Wednesday, 9 December 2015

Where to publish?

As a student, choosing where to publish your next paper is extremely important in order to showcase your research and build your reputation. Perspective employers look at the journals you publish in to rate your research and decide how employable you are, which makes it very stressful making the decision.

So how do you decide? This is something I really struggle with. On one hand, I believe in the Open Access movement, and think that papers should be open and not behind a paywall. I also agree with the thought that impact factor is fundamentally flawed, and doesn't necessarily say anything about the quality of research. Often papers published in the highest impact journals are not the best scientifically, but are "sexy", so they make it in, while extremely important and excellent science gets published in lower impact journals because they may not be as sexy. While I don't feel the need to chase for higher impact factors, the more I talk to senior academics and post doctoral researchers, the more I am told that it is still important. Everything I've heard about getting a job later is that employers look at the journals you have published in, even if they maybe shouldn't.

I'm looking for a bit of advice, combined with giving a bit of my own, from what I've been told after talking to other people. Of course in palaeontology there are a few journals specifically for the topic, such as the Journal of Vertebrate Paleontology, Palaeontology, Acta Palaeontologica Polonica, and more. These are typically good for descriptions of new taxa, new localities, and more specifically palaeontology-related topics. Other journals such as Biology Letters, Proceedings of the Royal Society B, Journal of Anatomy, Journal of Evolutionary Biology are good for papers that have a wider interest than just palaeontology. Then there are open access journals such as PeerJ and Plos One that allow you to publish any aspect of palaeontology that you want, including a lot of data and supplementary material, which is extremely useful. For me, I think about what I'm trying to publish (do I have a lot of data? Is it strictly palaeontological, or is there a wider use for my work? Is it ground-breaking, or just a bit more data to add to an already painted picture?), the reputation of the the journals (more so than impact factor), and personal experiences with specific journals of myself or people I know.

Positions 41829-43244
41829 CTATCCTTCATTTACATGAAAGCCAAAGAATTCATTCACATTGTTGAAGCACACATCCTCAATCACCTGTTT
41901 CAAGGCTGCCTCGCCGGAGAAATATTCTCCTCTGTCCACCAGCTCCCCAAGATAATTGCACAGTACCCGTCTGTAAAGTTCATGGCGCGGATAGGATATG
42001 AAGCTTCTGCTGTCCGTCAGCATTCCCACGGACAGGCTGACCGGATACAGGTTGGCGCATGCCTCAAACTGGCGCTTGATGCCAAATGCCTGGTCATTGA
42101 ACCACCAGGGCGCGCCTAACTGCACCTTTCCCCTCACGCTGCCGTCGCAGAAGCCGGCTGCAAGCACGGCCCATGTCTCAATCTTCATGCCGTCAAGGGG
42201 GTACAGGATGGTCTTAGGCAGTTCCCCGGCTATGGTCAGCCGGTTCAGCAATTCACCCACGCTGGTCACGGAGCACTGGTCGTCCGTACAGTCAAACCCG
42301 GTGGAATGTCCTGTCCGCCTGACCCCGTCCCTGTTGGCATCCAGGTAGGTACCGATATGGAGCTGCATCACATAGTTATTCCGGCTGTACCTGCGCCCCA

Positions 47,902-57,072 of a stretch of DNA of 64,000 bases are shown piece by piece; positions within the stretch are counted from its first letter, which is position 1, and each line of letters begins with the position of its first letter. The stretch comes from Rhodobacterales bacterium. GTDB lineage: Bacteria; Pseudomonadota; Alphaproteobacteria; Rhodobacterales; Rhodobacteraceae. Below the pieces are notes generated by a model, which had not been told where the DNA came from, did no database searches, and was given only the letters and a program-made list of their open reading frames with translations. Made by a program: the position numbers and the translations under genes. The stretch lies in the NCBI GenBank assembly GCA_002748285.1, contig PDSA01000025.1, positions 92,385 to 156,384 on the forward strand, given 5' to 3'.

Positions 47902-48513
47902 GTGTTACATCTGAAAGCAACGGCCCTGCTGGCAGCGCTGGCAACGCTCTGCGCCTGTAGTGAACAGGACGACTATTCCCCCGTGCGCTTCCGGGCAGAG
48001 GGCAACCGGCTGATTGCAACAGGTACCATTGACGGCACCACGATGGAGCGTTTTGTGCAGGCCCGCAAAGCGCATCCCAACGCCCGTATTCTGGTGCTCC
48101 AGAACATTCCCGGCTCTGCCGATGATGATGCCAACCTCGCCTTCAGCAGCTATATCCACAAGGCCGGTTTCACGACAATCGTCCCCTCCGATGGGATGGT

I have a paper that I'm getting ready to submit, that is not sexy, but has some important data. I was planning on submitting it to a Canadian journal that is not high impact, but is well respected and they like publishing palaeo papers. Then I was going to submit it to a new journal, which is completely open (free to submit, and free to access), but after talking to some senior academics (including the editor of the new journal), I was encouraged that as a student I should not submit to any journals that are new and do not have impact factors yet. So my question is, what about submitting to new journals that are published by well known publishers like the Royal Society or Canadian Science Publishing?

What other advice to people have when deciding what journal to submit to? Especially keeping in mind that I'm a student and have a lot of things to think about... And advice for lots of other people reading as well!

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